Complicating things is Florida, which should be a prime landing spot for Zaire were it not for an SEC rule passed last year that is preventing him from transferring him there this offseason. The league is set to talk about changes to that rule at their spring meetings in Destin, Fla. but it remains unclear if the QB will wait and see before making a decision (and it’s entirely possible the SEC keeps things as they are).

Either way, the former Irish starter does not appear to be lacking options when it comes to the graduate transfer market.

Tennessee hires College Football Playoff CFO for administrative role

1 Comment

Tennessee might not be a favorite to make the College Football Playoff in 2017 but the school is doing their best to bring a little bit of the sport’s postseason to Knoxville.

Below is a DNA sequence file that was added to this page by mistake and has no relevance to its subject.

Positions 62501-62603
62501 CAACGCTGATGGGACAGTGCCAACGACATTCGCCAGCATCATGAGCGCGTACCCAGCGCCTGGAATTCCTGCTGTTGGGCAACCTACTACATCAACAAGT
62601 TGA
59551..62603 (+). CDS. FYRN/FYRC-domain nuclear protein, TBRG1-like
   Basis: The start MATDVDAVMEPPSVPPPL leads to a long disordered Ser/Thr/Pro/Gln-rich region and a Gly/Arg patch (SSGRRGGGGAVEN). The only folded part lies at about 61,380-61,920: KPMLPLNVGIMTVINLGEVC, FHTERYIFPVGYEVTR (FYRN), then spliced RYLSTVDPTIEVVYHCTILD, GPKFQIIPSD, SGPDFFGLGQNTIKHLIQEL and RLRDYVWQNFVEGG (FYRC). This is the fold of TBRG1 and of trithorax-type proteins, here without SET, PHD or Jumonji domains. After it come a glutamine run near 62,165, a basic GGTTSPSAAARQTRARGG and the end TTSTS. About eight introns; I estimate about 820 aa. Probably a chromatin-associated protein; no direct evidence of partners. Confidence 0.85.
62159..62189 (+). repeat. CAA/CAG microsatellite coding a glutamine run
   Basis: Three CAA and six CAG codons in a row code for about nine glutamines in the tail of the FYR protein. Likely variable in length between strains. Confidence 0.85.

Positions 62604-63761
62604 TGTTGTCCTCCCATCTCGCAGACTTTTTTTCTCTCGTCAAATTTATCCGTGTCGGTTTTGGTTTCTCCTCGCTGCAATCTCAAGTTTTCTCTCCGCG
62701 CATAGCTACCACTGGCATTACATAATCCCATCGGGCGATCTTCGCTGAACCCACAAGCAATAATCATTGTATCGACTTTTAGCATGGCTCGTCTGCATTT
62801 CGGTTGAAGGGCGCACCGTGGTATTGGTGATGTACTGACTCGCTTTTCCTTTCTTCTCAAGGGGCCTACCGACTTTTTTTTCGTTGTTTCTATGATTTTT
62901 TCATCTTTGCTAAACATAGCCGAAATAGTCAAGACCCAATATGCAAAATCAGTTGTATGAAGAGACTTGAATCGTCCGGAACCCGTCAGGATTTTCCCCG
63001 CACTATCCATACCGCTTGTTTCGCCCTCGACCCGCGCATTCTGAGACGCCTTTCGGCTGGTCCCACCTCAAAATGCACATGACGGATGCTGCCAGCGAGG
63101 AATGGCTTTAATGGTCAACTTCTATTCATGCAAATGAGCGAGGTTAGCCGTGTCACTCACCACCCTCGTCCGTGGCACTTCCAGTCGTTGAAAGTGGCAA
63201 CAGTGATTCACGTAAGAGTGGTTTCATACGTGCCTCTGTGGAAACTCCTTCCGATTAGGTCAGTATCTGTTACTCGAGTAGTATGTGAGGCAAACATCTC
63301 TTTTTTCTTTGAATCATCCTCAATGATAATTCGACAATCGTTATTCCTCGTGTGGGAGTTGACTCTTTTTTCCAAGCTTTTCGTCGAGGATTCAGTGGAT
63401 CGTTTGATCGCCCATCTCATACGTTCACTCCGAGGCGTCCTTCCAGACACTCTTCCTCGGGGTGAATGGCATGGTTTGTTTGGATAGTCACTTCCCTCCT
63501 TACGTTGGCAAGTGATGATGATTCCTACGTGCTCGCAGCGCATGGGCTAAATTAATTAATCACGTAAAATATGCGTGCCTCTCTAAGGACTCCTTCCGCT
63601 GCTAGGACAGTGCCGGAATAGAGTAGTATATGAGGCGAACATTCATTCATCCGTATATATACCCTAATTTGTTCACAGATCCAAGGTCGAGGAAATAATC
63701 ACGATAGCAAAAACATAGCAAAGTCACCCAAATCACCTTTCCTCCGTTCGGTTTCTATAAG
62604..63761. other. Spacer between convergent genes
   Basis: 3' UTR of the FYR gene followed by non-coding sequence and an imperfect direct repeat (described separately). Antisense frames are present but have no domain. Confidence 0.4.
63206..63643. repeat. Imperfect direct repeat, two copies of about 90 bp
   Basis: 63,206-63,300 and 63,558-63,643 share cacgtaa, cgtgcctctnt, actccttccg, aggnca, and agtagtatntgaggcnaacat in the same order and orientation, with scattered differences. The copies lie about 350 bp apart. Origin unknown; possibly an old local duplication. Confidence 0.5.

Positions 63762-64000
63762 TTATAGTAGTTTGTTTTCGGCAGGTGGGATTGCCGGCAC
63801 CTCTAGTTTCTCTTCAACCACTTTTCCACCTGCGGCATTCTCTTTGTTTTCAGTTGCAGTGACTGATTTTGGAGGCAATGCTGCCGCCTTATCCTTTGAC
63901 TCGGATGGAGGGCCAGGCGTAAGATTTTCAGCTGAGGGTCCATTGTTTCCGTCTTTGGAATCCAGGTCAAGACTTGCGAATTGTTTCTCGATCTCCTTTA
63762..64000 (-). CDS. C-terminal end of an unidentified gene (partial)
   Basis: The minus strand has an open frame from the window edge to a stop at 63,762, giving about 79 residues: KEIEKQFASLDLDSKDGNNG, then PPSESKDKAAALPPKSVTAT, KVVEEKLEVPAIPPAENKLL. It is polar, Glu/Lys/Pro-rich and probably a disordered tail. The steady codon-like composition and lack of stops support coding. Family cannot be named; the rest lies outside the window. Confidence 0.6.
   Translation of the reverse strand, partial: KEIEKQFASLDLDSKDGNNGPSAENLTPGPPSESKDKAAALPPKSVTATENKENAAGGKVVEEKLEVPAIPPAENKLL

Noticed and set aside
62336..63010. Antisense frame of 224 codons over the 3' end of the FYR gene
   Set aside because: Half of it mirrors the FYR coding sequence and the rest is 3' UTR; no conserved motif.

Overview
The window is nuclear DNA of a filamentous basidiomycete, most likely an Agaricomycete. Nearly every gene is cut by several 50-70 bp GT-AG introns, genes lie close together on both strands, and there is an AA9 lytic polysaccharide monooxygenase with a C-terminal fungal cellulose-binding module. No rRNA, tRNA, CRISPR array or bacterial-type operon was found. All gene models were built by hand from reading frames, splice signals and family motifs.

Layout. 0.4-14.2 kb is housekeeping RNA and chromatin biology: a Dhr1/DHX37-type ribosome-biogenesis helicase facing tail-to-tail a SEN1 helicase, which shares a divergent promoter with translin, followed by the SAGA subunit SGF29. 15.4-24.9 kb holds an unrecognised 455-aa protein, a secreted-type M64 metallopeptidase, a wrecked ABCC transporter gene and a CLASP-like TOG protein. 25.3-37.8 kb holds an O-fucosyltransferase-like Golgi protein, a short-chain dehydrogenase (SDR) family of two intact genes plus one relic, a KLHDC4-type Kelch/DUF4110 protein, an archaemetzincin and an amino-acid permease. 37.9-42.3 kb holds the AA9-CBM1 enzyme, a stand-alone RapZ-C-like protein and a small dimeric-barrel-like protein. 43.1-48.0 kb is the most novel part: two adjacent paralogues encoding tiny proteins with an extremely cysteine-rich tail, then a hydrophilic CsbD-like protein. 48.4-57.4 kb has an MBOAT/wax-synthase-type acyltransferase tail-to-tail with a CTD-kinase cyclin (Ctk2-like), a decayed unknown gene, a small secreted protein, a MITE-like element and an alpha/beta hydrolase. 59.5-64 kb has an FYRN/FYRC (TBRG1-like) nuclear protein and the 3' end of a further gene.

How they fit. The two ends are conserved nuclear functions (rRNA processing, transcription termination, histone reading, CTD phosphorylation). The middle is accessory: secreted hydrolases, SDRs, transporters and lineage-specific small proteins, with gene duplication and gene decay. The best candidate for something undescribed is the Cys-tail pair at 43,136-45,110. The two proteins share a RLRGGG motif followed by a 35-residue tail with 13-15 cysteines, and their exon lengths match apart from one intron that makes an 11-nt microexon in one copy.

Athletic director John Currie announced on Tuesday that the Vols would be hiring the College Football Playoff’s Chief Financial Officer Reid Sigmon as Tennessee’s new Executive Associate Athletics Director and Chief Operating Officer. The hire isn’t too surprising considering the two worked together for several years at Kansas State in very similar roles.

“It is with great enthusiasm that I welcome Reid Sigmon to the Tennessee Athletics family,” Currie said in a statement. “He has earned national credibility as part of a visionary leadership group creating the College Football Playoff organization for the last four years, and his tremendous integrity and understanding of college athletics make him a perfect addition to our Tennessee leadership team.”

Sigmon served in a variety of roles in college athletics as well as the NFL before eventually landing with the College Football Playoff. The Knoxville News Sentinel reports that he starts at Tennessee on May 15 with a salary of $285,000 per year.